The system could help doctors select the least risky treatments in urgent situations, such as treating sepsis.
Sepsis kills nearly 270,000 people in the United States each year. The unpredictable medical condition can progress rapidly, leading to rapid drops in blood pressure, tissue damage, multiple organ failure, and death.
Immediate interventions by healthcare professionals save lives, but some sepsis treatments can also contribute to patient deterioration, so choosing the optimal therapy can be a difficult task. For example, in the early morning hours of severe sepsis, giving too much fluid intravenously can increase a patient’s risk of death.
To help doctors avoid drugs that could potentially contribute to a patient’s death, researchers at WITH and elsewhere have developed a machine learning model that could be used to identify treatments that pose a higher risk than other options. Their model can also warn doctors when a septic patient is approaching a medical impasse – the point where the patient is most likely to die no matter what treatment is used – so they can intervene before it’s too late.
When applied to a dataset of sepsis patients in a hospital intensive care unit, the researchers’ model showed that about 12 percent of treatments given to deceased patients were harmful. The study also shows that about 3 percent of patients who did not survive had reached a medical impasse up to 48 hours before death.
âWe see that our model is almost eight hours ahead of a doctor’s determination of a patient’s deterioration. This is very important because in these really sensitive situations every minute counts and it is very important to be aware of the patient’s evolution and the risk of a particular treatment at any given time, âsays Taylor Killian, a PhD student at Healthy ML -Group of the Computer Science and Artificial Intelligence Laboratory (CSAIL).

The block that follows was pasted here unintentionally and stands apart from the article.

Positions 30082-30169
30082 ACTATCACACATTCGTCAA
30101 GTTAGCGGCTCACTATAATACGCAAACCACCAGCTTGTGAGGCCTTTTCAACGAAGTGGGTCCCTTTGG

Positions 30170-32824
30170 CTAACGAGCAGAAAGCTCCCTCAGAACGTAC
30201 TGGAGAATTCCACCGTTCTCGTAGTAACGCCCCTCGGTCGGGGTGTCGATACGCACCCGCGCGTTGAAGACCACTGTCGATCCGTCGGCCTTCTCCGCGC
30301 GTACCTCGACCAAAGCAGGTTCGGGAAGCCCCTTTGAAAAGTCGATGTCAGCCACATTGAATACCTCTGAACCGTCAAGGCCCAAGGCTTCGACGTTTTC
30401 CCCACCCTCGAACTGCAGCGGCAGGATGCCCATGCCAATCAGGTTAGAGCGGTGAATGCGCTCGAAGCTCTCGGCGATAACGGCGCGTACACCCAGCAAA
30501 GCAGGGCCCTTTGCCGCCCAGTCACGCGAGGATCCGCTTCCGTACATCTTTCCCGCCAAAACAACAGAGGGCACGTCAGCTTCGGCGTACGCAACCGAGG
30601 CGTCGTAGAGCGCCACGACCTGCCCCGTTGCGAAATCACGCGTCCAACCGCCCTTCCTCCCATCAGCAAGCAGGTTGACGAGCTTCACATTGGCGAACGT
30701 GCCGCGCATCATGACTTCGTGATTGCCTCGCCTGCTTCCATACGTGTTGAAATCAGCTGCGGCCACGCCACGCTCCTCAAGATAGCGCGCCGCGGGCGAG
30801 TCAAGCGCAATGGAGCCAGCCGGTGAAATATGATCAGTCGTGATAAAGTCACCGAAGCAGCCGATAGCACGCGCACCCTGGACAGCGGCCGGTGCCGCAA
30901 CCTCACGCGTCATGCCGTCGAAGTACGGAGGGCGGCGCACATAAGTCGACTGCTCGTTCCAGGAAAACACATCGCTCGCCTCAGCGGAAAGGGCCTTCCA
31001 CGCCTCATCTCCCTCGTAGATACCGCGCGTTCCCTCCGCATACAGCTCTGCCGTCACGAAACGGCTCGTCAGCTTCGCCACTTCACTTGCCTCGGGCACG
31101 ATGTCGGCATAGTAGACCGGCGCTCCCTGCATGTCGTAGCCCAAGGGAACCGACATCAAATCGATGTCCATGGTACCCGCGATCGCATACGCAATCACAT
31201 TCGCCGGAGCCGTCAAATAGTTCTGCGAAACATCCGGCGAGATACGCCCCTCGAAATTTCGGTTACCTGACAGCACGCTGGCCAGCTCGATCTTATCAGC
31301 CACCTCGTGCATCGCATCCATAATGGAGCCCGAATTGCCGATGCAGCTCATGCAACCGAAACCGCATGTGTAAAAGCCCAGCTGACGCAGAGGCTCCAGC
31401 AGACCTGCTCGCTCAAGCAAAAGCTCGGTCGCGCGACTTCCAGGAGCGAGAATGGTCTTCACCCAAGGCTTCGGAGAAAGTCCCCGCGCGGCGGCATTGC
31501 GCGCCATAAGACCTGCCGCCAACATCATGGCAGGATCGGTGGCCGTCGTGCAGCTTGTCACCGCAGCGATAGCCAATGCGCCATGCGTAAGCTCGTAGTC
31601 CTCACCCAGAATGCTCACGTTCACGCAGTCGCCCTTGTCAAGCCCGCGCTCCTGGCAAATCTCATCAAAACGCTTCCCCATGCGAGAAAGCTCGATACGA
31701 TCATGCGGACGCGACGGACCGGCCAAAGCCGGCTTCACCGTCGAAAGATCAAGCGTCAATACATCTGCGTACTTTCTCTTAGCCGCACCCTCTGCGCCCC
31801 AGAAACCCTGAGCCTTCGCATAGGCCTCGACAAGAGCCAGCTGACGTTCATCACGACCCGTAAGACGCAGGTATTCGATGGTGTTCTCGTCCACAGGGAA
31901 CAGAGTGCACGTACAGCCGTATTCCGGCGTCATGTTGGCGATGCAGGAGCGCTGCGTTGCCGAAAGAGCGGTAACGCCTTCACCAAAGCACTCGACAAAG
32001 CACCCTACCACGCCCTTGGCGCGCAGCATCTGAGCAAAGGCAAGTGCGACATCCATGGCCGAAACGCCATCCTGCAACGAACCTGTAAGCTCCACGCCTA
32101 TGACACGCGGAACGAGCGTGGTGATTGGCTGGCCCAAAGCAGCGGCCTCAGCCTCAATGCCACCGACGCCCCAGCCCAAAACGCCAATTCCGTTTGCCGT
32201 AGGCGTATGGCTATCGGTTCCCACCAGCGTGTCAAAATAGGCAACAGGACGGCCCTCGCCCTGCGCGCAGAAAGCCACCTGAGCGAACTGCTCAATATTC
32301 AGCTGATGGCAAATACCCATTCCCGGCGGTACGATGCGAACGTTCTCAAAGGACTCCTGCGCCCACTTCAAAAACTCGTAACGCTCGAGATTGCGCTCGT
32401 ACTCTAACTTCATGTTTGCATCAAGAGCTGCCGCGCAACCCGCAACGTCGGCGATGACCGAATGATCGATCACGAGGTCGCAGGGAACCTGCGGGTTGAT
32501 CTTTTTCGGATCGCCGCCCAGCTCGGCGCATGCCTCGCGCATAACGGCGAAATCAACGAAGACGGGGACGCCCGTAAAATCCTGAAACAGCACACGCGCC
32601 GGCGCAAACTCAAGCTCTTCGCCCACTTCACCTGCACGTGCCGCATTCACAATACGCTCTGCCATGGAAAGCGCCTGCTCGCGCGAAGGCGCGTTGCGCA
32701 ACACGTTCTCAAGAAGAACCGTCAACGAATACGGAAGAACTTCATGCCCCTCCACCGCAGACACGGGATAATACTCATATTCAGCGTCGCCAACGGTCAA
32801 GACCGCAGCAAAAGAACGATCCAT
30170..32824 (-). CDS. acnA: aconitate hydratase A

In addition to Killian, his advisor, Assistant Professor Marzyeh Ghassemi, leader of the Healthy ML group and senior author; Lead author Mehdi Fatemi, a senior researcher at Microsoft Research; and Jayakumar Subramanian, Senior Research Scientist at Adobe India. The research results will be presented at this week’s conference on neural information processing systems.
A lack of data
This research project was spurred by a 2019 paper by Fatemi that examined the use of reinforcement learning in situations where it is too dangerous to examine arbitrary actions, making it difficult to generate enough data for algorithms to be effective work out. These situations in which no more data can be proactively collected are known as âofflineâ settings.
In reinforcement learning, the algorithm is trained through trial and error and learns to take action that will maximize its reward. In healthcare, however, it is almost impossible to generate enough data for these models to learn the optimal treatment because it is not ethical to experiment with possible treatment strategies.
So the researchers turned reinforcement learning on its head. They used the limited data of a hospital intensive care unit to train a reinforcement learning model to identify treatments to be avoided with the aim of preventing a patient from entering a medical impasse.
Learning what to avoid is a more statistically efficient approach that requires less data, explains Killian.
âWhen we think of dead ends in driving a car, we might think this is the end of the road, but you could probably classify every foot on this road towards the dead end as a dead end. As soon as you turn off another route, you will find yourself at a dead end. This is how we define a medical impasse: Once you’ve embarked on a path in which the patient will walk towards death regardless of their decision, âsays Killian.